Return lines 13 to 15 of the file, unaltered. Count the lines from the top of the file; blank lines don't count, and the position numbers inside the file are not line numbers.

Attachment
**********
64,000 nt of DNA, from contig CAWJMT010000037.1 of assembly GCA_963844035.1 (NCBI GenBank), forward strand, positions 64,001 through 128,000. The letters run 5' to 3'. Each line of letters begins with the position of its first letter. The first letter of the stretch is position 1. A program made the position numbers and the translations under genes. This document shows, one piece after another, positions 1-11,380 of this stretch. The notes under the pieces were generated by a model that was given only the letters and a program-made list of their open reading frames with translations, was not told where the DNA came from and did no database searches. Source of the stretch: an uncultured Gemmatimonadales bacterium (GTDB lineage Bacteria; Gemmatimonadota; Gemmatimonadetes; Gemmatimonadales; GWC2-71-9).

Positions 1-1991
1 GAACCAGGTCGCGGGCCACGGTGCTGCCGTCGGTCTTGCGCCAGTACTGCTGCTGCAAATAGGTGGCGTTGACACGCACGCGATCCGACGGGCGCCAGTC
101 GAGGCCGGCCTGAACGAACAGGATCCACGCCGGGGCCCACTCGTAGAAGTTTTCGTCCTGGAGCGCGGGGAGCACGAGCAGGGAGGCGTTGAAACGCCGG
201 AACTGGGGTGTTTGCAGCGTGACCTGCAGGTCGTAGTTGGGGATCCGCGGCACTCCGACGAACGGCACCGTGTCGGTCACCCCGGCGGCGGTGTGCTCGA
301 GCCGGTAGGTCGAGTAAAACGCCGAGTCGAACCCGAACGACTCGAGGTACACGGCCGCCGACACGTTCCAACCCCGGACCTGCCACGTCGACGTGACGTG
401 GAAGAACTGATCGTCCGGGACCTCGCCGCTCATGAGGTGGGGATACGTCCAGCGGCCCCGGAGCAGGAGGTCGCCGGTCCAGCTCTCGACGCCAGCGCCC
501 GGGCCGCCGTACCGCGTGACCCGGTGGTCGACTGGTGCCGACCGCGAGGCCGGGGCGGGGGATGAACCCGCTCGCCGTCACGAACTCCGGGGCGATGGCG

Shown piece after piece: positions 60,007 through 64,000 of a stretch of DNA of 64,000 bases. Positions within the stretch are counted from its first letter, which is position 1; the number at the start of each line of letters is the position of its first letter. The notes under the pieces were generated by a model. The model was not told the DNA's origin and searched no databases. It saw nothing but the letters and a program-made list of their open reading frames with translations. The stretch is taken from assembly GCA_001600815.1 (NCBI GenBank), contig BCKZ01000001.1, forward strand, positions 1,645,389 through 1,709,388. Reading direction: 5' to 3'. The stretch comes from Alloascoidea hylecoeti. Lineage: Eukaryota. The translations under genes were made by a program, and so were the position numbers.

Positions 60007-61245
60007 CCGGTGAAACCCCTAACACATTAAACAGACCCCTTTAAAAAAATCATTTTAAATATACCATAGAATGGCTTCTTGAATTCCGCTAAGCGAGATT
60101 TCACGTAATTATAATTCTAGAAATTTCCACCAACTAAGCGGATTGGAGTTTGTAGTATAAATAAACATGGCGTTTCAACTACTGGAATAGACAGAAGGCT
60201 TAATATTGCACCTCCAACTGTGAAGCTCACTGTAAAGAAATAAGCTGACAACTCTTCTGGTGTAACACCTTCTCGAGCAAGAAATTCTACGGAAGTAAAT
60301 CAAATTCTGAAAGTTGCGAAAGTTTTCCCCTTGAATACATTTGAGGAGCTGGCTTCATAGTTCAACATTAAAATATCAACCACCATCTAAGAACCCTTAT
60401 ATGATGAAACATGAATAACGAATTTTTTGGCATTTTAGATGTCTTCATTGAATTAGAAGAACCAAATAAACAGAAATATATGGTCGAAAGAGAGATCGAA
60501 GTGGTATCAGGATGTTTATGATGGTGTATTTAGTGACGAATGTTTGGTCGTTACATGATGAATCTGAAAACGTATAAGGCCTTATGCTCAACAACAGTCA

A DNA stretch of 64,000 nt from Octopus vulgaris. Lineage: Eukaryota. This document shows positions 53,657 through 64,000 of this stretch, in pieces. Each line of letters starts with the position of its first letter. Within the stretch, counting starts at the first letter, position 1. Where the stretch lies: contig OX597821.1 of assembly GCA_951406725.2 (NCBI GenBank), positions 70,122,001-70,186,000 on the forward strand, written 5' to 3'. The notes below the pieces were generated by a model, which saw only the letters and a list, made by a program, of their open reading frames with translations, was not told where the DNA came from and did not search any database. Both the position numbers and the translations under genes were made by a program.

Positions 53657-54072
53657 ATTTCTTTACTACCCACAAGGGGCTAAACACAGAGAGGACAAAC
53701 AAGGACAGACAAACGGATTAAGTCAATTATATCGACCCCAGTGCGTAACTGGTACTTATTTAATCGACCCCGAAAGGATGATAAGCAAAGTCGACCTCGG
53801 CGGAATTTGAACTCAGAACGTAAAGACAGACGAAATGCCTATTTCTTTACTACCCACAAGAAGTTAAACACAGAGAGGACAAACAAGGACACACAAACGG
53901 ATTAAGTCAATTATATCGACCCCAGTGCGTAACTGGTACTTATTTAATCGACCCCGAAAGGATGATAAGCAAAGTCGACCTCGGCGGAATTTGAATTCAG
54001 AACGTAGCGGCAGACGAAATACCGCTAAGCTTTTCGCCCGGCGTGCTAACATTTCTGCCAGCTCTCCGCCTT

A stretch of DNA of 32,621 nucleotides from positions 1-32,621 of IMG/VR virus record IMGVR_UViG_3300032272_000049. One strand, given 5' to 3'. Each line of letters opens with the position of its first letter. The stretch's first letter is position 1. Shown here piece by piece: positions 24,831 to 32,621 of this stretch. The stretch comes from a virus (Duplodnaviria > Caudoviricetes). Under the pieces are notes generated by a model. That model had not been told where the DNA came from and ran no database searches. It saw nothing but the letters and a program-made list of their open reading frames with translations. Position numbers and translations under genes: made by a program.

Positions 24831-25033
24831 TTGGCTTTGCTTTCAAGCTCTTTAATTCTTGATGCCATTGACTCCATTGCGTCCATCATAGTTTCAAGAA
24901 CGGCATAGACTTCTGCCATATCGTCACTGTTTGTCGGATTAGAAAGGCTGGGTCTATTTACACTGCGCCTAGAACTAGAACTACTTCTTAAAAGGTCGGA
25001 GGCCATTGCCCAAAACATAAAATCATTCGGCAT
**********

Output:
60201 TAATATTGCACCTCCAACTGTGAAGCTCACTGTAAAGAAATAAGCTGACAACTCTTCTGGTGTAACACCTTCTCGAGCAAGAAATTCTACGGAAGTAAAT
60301 CAAATTCTGAAAGTTGCGAAAGTTTTCCCCTTGAATACATTTGAGGAGCTGGCTTCATAGTTCAACATTAAAATATCAACCACCATCTAAGAACCCTTAT
60401 ATGATGAAACATGAATAACGAATTTTTTGGCATTTTAGATGTCTTCATTGAATTAGAAGAACCAAATAAACAGAAATATATGGTCGAAAGAGAGATCGAA